‘Local boy who made good’ inducted into NASCAR Hall of Fame
Mecklenburg County native Rick Hendrick was one of five legendary NASCAR competitors — three owners and two drivers — inducted into the NASCAR Hall of Fame Jan. 20 in Charlotte, N.C.
Hendrick, 67, was inducted as a team owner along with fellow team owners Richard Childress and Raymond Parks and drivers Mark Martin and Benny Parsons. Together, they make up the eighth class of the NASCAR Hall of Fame.
“I’m the luckiest guy in the world because of my family, because of the friends I’ve met in this sport,” Hendrick said. “I thank you, God bless you, and thank everyone who voted for me and all the fans because this is an honor that I will never, ever forget.”
In addition to owning the winningest team in NASCAR history, Hendrick also owns a successful auto dealership chain with more than 100 franchises.
Born July 12, 1949, in Warrenton, N.C., Joseph Riddick “Rick” Hendrick III was raised on his family’s farm, a stone’s throw from Palmer Springs. It was there where his father instilled the value of a hard day’s work and a pure passion for the automobile.
Under the watchful eye of “Papa Joe,” that love of cars led Hendrick into the world of auto racing. At age 14, he quickly made a name for himself by setting speed records at a local drag strip with a self-built 1931 Chevrolet. Two years later, the self-described “gearhead” won the Virginia division of the Chrysler-Plymouth Troubleshooting Contest, a competition for engine builders. He was just 16.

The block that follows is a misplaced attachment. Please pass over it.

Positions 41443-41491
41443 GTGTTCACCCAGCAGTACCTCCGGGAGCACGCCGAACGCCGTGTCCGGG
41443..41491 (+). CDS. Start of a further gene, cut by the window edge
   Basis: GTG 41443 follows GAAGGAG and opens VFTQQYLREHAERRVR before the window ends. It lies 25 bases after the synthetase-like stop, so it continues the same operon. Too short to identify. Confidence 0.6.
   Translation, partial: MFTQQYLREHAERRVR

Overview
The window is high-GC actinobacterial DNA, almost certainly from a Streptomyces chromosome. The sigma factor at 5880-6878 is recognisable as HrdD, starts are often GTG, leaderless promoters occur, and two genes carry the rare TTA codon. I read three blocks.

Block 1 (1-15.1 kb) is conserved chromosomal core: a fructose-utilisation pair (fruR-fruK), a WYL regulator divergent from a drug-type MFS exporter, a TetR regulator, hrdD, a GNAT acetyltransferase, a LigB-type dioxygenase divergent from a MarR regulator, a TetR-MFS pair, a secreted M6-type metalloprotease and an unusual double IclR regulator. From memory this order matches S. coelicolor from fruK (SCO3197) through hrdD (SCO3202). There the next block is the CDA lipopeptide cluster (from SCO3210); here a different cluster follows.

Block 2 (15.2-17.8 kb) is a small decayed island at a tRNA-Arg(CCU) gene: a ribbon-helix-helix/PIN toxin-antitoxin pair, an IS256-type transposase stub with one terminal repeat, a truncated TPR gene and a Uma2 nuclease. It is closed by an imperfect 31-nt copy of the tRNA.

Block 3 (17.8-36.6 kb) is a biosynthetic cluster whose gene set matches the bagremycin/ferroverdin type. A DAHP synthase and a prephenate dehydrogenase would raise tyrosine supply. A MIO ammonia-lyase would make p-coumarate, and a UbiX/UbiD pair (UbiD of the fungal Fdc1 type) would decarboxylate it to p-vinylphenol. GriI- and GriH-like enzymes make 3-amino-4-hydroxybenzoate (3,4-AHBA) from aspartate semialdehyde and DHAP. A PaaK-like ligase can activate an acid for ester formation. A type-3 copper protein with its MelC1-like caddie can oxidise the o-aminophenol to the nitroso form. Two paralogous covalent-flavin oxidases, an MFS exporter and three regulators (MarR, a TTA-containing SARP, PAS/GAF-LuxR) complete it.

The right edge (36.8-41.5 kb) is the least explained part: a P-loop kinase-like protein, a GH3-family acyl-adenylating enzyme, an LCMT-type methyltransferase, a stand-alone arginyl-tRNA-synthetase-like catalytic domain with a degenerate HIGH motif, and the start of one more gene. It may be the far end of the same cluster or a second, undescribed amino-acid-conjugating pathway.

A standout athlete at Park View High School in South Hill, Hendrick considered an opportunity to play professional baseball before pursuing a co-op work-study program with N.C. State University and Westinghouse Electric Company in Raleigh, N.C.
As his auto dealership chain grew, and after winning three championships as the owner of a drag-racing boat team, Hendrick founded “All-Star Racing” in 1984, which is the team that would later become Hendrick Motorsports. The organization has won a record 12 premier series championships with drivers Jimmie Johnson (seven), Jeff Gordon (four) and Terry Labonte (one). Hendrick Motorsports has a total of 15 NASCAR national series titles, the most in NASCAR history. Overall, it boasts 245 premier series wins.
A leukemia survivor, Hendrick is the namesake for VCU Health Community Memorial Hospital’s Hendrick Cancer & Rehab Center in South Hill and has supported other worthy local causes, such as the Palmer Springs Volunteer Fire Department and Mecklenburg County Cancer Association, etc.
He was inducted by his wife, Linda.
At its January meeting, the Mecklenburg County Board of Supervisors approved a resolution honoring Hendrick as a “local boy who made good” as well as recognizing the assistance he has given projects around the area over the years.